There's going to be 6 staff and 2 managers to take care of these 16 kennels for dogs and 8 kennels for cats - 24 hours a day, 365 days a year - so they're going to need to be pretty much self-cleaning I'd say - especially if you think about the idea that last year they say that Animal Services took in about 850 animals - that works out to about 2.3 animals a day, every day - that's a lot of animals to take in, assess, vet, neuter, spay, adopt out, look for the owners, temperament test, euthanize, deal with, feed, water, etc., etc., - and everyday - there's more of them and new ones coming in every day.
Here are the dog kennels - and this is what I mean about the food bowls sliding around from front to back of the dog's doors. Everything in the dog area seemed nice and easy to clean - really super - very efficient, well designed - and small. For a city the size of 300,000 + people - it scared me.
Now this little guy was there yesterday - the lady who had him had the name "Wyndenfog kennels" on the back of her coat - does this mean that she's the owner of the fabulous kennel somewhere out there in the country that's going to be taking the "long term dangerous dogs" that were going to be getting to run in the woods and have a wonderful life while they were waiting for their court cases to be settled? I have no idea, but it was interesting to wonder why a kennel owner would be there with their name emblazoned on the back of their coat, wasn't it?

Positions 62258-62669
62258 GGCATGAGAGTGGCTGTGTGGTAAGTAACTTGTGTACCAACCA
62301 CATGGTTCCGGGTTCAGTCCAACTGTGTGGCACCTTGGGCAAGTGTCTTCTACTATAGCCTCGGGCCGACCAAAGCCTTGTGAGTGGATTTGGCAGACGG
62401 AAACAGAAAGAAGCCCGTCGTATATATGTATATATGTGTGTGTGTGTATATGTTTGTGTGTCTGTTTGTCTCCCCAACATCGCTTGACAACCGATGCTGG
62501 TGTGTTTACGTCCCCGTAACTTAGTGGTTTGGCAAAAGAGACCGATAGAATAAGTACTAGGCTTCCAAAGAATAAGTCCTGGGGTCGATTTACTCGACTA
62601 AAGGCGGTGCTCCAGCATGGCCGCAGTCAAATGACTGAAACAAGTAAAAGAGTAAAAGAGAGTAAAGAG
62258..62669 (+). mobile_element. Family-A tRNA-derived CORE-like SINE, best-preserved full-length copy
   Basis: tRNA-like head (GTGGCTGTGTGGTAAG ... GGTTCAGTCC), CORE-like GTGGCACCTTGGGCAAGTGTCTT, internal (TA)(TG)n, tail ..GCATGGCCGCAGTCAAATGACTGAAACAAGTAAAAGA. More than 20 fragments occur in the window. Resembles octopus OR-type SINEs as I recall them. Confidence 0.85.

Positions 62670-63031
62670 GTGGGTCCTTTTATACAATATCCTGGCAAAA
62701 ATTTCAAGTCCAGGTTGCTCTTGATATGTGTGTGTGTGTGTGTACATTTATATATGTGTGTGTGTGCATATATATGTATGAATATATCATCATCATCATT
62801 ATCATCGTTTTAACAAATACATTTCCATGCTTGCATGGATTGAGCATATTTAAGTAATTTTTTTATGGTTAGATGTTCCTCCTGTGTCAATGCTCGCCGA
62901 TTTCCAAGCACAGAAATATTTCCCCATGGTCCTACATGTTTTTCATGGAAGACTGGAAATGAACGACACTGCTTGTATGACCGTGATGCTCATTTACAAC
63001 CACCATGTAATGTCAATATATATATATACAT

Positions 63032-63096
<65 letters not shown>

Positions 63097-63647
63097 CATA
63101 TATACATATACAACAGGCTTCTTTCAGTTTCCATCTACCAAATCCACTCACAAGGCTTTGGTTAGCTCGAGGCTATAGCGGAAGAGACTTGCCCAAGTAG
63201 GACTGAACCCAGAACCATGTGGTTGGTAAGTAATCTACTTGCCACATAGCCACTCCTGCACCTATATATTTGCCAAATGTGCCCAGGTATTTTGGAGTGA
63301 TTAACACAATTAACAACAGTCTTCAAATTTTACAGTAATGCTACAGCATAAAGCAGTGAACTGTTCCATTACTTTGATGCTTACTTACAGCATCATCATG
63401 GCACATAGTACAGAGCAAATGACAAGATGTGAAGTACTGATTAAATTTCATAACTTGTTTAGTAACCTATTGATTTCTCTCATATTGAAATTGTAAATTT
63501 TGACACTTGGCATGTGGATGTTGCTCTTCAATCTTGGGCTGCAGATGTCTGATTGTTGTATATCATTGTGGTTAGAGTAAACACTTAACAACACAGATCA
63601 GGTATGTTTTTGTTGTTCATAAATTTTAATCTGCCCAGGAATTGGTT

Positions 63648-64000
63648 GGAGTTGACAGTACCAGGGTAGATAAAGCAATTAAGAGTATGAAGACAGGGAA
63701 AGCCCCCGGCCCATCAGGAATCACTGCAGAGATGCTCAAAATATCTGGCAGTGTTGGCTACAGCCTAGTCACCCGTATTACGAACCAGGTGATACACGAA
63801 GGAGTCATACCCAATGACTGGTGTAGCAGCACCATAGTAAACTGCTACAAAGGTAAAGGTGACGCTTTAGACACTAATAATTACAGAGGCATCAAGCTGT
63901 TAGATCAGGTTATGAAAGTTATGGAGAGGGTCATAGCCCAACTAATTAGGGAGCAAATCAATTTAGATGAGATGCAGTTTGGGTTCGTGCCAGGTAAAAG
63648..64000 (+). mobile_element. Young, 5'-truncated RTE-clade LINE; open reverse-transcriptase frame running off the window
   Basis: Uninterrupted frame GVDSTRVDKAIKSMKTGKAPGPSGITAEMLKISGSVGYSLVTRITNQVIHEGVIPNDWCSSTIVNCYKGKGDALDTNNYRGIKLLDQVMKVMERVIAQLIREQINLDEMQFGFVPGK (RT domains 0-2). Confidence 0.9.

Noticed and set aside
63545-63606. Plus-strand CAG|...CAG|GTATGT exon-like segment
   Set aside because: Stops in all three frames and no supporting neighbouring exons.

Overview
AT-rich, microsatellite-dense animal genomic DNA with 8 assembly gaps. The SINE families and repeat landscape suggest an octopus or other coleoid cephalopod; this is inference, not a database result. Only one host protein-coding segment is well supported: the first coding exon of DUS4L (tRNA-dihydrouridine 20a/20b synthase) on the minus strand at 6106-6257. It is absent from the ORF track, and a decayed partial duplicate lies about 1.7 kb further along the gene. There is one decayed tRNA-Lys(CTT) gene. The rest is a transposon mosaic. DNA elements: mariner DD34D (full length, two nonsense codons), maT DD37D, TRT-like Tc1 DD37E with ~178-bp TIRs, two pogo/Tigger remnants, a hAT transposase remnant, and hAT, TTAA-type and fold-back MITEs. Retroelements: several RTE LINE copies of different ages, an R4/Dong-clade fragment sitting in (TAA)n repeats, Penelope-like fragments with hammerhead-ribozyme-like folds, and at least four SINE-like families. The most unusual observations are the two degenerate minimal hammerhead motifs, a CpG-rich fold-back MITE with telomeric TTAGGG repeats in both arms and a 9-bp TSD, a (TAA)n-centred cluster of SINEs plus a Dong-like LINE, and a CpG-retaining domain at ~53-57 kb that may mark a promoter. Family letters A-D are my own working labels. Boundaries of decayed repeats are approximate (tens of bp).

And if you notice something else about this photo, you'll also see - what do you see? CARPET. What is something that you should never see around animals? CARPET. And it's all through the front of the building and in the cat's area.
There are cages for 8 cats and 5 isolation cages for cats - and it's all carpeted. It'll be interesting to see what the staff think of that in a few months. I know the first thing I saw when I was looking at the house I'm living in now was the dusty rose carpet on the floor - and I said - do you think there's hardwood floor under this? But I digress.
So on to the intake and disposition of animals in the care of Homeward Bound City Pound. Yesterday when I was talking to one of the managers of Homeward Boundh - Diana Forrestall - she was still saying that they want to change the way people think about pounds - like Hope said in a previous article "its vision is to change the way people think about the 'city pound' by providing exceptional animal care and a service that the citizens of HRM will admire and respect." That is going to be a tall order.